Of course, given the danger that hostile combat scan probes represent, PvP’ers in Eve (that aren’t idiots) keep an eagle-eye on their D-Scanner for Combat Scanner Probes, and when you see them, you get your ass moving to prevent hostile ships warping directly to you. This makes them far less useful in practice than you would think, though of course you can always catch people who foolishly aren’t paying attention to their D-Scanner in low-security or null-security space.

Eve Online Overview Window

The Overview Window: Here you can see a few ships within 18km of me, as well as a Stargate leading to the Niyabainen System, a few other Stargates, and the Star. The row of icons in the selected item window allow me to (in order of icons *not* greyed out) Approach, Orbit, Keep at Range, Target, Look At, Show Info

The Overview:

This is the window in your Eve client that displays objects on the same grid (a roughly 250km-500km area) as your ship. It can be customized with multiple tabs with custom settings to only show certain types of objects (again I recommend googling a guide if you want to learn how to customize your overview settings in detail). Generally for PvP you use an Overview tab set up to show all potentially hostile ships (i.e. everyone that isn’t in your fleet, corporation, alliance or an ally of your corp/alliance), the Star in that solar system (often used to align your ship towards when burning away from people) and Stargates (in case you need to warp to any of them).

The Overview is the main tool you use to see other ships within ~250km of you, and it is the window you use to lock onto ships you want to shoot at. Most people have their overview sorted by distance so it shows objects from closest to farthest, but it can also display all sorts of other information such as their speed relative to your ship, their transversal velocity to your ship (basically how fast they are going perpendicular too you rather than towards/away from you), what alliance or corp they are in, and whether they have targeted you, are shooting at you, and/or are warp disrupting/scrambling you (i.e they have tackle on you making you unable to warp away).

The centrality of the Overview to PvP is self-evident then, since it’s the main source of information about ships you’re within ~250km from and the main window you use when actually targeting other ships to shoot (or tackle, etc.). It is basically a detailed close range radar system.

Of course, the observant amongst you will notice that there are Stargates and the Star on my overview at way further ranges than ~250km. That is because those are celestial objects which can be warped to from anywhere in a system, and you don’t have to be on the same grid as them to see them on your overview.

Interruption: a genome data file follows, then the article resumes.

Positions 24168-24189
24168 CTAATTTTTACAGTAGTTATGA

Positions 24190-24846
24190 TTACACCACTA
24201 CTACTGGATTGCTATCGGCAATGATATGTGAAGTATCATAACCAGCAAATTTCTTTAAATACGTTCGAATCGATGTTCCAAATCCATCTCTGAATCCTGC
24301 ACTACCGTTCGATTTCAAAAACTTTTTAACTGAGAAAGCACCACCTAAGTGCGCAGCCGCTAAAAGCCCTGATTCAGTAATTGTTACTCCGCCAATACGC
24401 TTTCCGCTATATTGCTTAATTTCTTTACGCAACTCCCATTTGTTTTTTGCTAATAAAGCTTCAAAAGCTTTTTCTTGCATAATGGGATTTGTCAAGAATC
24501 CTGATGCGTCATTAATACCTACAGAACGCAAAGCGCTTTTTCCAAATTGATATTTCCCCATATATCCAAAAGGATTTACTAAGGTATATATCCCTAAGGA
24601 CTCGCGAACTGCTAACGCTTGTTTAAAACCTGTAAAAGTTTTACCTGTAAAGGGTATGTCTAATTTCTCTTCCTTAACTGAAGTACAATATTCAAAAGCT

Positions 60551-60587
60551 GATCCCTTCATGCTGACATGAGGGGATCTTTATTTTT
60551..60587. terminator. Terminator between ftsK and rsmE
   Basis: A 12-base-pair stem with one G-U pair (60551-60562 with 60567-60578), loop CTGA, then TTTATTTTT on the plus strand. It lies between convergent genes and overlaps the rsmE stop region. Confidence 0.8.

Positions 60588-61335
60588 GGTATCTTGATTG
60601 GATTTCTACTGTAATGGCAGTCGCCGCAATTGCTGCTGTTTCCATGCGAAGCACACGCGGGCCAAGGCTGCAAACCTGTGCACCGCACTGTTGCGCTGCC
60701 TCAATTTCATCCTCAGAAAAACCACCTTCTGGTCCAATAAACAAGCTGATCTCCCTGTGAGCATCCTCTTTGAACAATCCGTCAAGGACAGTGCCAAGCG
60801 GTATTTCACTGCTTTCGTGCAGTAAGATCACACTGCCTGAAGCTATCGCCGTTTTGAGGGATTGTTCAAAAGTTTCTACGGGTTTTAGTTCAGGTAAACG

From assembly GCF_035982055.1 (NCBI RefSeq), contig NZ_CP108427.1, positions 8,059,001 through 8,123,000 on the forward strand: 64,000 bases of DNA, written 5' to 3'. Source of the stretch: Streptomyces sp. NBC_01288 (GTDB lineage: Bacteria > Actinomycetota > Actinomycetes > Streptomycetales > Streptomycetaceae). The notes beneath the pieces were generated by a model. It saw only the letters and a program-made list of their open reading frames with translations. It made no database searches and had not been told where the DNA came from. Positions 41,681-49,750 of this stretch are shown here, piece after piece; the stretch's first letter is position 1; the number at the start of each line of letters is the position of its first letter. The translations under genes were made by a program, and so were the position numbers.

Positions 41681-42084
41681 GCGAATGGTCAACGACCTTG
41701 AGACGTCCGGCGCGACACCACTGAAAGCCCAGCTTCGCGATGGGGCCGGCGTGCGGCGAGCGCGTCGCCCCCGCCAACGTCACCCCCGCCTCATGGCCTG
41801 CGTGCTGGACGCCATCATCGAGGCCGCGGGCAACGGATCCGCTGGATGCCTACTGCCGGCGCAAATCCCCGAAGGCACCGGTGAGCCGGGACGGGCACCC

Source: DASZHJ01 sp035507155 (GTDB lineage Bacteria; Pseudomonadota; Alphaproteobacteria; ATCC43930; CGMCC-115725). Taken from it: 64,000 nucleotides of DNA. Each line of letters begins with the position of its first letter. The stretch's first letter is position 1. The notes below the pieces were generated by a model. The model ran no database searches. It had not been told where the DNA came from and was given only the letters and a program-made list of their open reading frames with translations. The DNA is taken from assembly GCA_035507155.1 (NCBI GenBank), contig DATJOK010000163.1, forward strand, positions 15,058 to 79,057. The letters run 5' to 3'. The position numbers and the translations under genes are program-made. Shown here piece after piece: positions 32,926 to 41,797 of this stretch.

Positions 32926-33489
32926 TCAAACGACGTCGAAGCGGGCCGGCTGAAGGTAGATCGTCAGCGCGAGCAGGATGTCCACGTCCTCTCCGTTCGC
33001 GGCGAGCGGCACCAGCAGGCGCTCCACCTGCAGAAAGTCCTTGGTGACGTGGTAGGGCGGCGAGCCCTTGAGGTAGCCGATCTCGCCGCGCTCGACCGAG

Bringing it all Together with an Example

Okay, so I’ve talked about some of the basic tools of the trade here, and I’ve talked about some of the modules used in PvP in my previous instalments, so now it’s time to tie this all together with an example of a PvP engagement in Eve.

The Gallente Enyo: A Great Assault Frigate

The Gallente Enyo: A Great Assault Frigate

Note: Any terms used here which might be unfamiliar too you are probably explained in Part 2 of my Intro to Eve Series

Let’s say this is you, flying around in an Assault Frigate (basically a tougher Frigate with more firepower compared to the regular Frigates I mentioned in Part 2). You jump into a null-security system and see only one name in Local Chat, letting you know that there’s only one other pilot in system. You hit your Directional Scanner and it shows that there is a Rifter (a Minmatar Frigate I mentioned last time) on scan. You narrow down the scan until you have them on a 5 degree scan towards an asteroid belt, so you warp to the asteroid belt at 0km hoping to land as close to the Rifter as possible.

The moment you come out of warp at the asteroid belt you can see on your Overview that the Rifter is only 7km from you. You select the Rifter on your overview, hit the approach icon to go towards him, and activate your MWD to burn towards him as quickly as you can. At the same time, you target him and the instant you have him locked you activate your Warp Scrambler and Stasis Webifier on him so he can neither warp away nor burn away from you with a MWD. It’s vital that you keep him within ~8km range limit of your Warp Scrambler and Stasis Webifier otherwise he could escape you. Once you’ve got him tackled you right click on him on your overview and set an Orbit of him at ~4km, right in the range sweet spot for your close range weapons, and activate your guns on him (plus you launch the single light combat drone an Enyo can use).

You quickly begin to eat through the Rifter’s comparatively small tank, and it looks like you’re going to handily destroy him before he can do enough damage to you to make you worry, but then, you see Local Chat spike with 5 new characters. You quickly look up one of them and realize they are in the same corp as the Rifter you’re shooting at. The cavalry. Now you have a decision to make: Do you risk staying long enough to finish him off? Or do you warp away, losing the kill but preserving your ship?

You decide to go for it, and you Overheat your weapons modules (an option which damages the weapons modules the longer it is active, destroying them entirely if active for too long, but significantly increasing your damage in the meantime), and try to finish off the Rifter as quickly as possible. You set your D-Scanner to a short range 360 degree scan, wanting to see what ships his friends have before they land. You see a couple of Battlecruisers and 3 more Frigates on short range D-scan just as the Rifter explodes (ejecting the escape pod of the Rifter pilot), you immediately start warping to the Star at 70kms, just as the Rifter pilot’s 5 friends start to land on grid with you. Before any of them can target you to tackle you, you enter warp and make your escape.

You take a moment to say “gf” (good fight) in local (or talk smack, whatever) before plotting a course away from the system your in, and start hauling ass outta there before the small-gang whether or not they want to chase you.

And that is just one simple example of how PvP in Eve Online actually works. In next week’s article I’ll talk about some of the different styles of PvP in Eve Online, as well as Fleets and Fleet Roles.


That’s Yo “Very Short Introduction My Ass” Garbage!


About the author


Lorenzo tends to utterly emphatic opinions on the things that interest him: Sci-Fi & Fantasy, Video Games, Anime, Tabletop Games, Technology and Internet Spaceships.


4 pings

  1. Loredo84

    I know I’m probably jumping ahead, but will you be covering the dynamics of corporations and aliances at some point? I mean, ‘corporations’ implies an actual corporate structure in game – in which case…. *fap*

  2. Alexsandra

    this is where gaming and education come together

  3. SpecialStance

    great piece, you missed a few spellin mistakes near the end tho lol